All About Cheese! 7 Tips for Cocktail Hour
Creamy or crumbly? To cube or not to cube? We had so many questions about cheese that we enlisted the help of the Food Network’s “Cheese Twins.” Read their interview below for tips on serving cheese at your reception.
1. What do you recommend serving at a DIY cocktail hour?
Artisan cheese and cured meats are sure to excite guests when serving cocktails, and it’s easy to fancy up with simple arrangements and accompaniments like quince jam, dried figs, and honey. With cocktails, you want snacks that are grab and go. So spread the cheese on a dried fig or seeded cracker if its creamy. If firm, cut into bars and stack in interesting patterns. Never let the guests cut the cheese themselves, they’ll make a mess. Pre cutting simplifies presentation but also keeps a cheese board tidy.
2. How much cheese is enough?
We recommend 1 oz of cheese per guest and having a selection of 3 cheeses (preferably different kinds with different textures). Three offers variety, but not so many cheeses that guests are overloaded or forget what they tasted., and 3 oz of cheese per guest is plenty. Secret trick: Cut 1oz cuts of cheese from a larger wedge, then serve them together, with the wedge as an aesthetic piece on the cheese board. If guests want more, then cut more from the wedge!
3. To cube or not to cube?
Our recommendation is go with the flow. If a cheese (like a triple cream) has ripened into ooey gooey deliciousness, cut the top off and let guests use a spoon to spread onto bread. If soft and crumbly (like many blue cheeses), cut with a wire into bars or triangles or crumble into a small serving bowl with toothpicks. Cubes are fine, but bars, triangles, chunks and cheese spread are more exciting to the eye. Did I mention cubes often take more work? Who wants that? Have another cocktail.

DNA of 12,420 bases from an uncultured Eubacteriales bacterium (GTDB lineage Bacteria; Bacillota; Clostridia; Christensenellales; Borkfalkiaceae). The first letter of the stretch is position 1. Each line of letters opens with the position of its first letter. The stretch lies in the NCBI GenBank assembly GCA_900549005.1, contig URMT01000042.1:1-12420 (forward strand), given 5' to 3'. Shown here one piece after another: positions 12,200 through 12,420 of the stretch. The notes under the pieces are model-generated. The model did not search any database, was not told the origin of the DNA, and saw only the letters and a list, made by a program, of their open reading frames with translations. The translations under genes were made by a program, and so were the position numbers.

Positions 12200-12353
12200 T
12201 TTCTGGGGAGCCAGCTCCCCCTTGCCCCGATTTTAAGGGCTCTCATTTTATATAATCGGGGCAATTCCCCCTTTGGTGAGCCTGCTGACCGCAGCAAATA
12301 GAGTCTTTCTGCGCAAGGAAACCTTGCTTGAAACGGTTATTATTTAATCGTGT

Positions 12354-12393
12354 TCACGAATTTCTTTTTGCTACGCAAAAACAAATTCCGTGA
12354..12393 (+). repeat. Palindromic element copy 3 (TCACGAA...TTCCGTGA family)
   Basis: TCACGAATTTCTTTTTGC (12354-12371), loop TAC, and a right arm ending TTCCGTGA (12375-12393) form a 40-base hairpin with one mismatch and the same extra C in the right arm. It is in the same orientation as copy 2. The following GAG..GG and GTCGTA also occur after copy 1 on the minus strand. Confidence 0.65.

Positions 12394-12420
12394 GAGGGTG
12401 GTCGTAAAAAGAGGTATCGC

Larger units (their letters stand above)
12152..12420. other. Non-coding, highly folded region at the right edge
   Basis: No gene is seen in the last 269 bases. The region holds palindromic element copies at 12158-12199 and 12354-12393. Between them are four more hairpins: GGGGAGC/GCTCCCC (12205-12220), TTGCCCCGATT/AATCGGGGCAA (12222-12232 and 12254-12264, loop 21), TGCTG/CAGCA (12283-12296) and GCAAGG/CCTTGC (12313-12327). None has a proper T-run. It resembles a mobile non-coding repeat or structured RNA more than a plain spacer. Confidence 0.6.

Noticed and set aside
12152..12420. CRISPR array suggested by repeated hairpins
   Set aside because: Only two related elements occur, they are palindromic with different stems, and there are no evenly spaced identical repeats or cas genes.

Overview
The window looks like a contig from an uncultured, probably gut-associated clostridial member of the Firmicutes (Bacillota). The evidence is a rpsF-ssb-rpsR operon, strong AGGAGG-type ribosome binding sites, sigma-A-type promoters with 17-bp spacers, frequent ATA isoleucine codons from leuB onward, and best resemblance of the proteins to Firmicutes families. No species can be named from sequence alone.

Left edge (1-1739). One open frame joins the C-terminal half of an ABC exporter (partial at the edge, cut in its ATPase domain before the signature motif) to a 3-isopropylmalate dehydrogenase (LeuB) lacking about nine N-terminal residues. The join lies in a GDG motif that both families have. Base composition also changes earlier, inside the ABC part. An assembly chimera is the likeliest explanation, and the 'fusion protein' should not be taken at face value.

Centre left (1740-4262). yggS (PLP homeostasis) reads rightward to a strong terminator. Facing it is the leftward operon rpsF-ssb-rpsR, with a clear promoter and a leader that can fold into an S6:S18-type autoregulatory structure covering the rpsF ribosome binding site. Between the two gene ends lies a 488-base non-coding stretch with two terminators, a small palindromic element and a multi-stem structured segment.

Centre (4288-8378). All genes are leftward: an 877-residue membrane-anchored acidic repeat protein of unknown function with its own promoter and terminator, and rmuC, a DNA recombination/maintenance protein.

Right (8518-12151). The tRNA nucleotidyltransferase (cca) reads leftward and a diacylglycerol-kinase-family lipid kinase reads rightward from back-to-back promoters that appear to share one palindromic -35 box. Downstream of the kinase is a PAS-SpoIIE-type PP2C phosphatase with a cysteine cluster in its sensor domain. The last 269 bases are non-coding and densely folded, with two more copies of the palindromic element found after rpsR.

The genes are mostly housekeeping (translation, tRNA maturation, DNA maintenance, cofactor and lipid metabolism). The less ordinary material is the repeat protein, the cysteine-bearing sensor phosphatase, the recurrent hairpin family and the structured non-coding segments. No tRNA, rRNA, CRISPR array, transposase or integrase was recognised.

4. Bread or crackers?
Depends on the cheese and your preference, we like both. To tone down a pungent cheese, like a stinky blue cheese or washed rind cheese serve with a hearty slice of pain de campaigne. A subtle, milder cheese might be overpowered by a whole grain bread, so serve with a cracker or
thin slice of French baguette. The goal is to enhance the overall experience and not overpower the cheese.
5. Tips for serving cheese
When serving cheese, we recommend having a utensil for each cheese to avoid mixing cheeses that might not want to go together. With creamy, ripe cheeses, a spoon may be better than a knife. For soft, crumbling cheeses, we recommend using a cheese wire as a knife may tear the cheese apart when the cheese sticks to the blade.
6. Which cheese to use?
Talk to the cheesemonger at your local cheese shop. Just like wine has a vintage every year, cheese has a vintage every day! Your cheesemonger is constantly tasting the cheeses and knows what is best right now. Tip: Like Manchego or brie? Tell your cheesemonger and ask for something similar. There are lots of great cheeses out there that are worth exploring.
7. Cheese wheel wedding cake: use it or lose it?
I (Charlie) just got married a few days ago and I had a wedding cake made from cheese wheels. It was AMAZING, and everybody was dazzled.
The Cheese Twins
Charlie and Michael Kalish are the stars of Food Network’s “Big Cheese.” They are internationally-trained food and wine experts. Michael obtained his training in the Piedmont, Italy and has worked for Europe’s finest artisan cheese makers and affineurs (professional cheese agers). Charlie is an expert on French and American artisan cheese. He obtained his training in central and southern France. Both Charlie and Michael lead workshops for cheesemakers across the U.S., Canada, and Australia. For more, visit http://www.cheesetwins.com.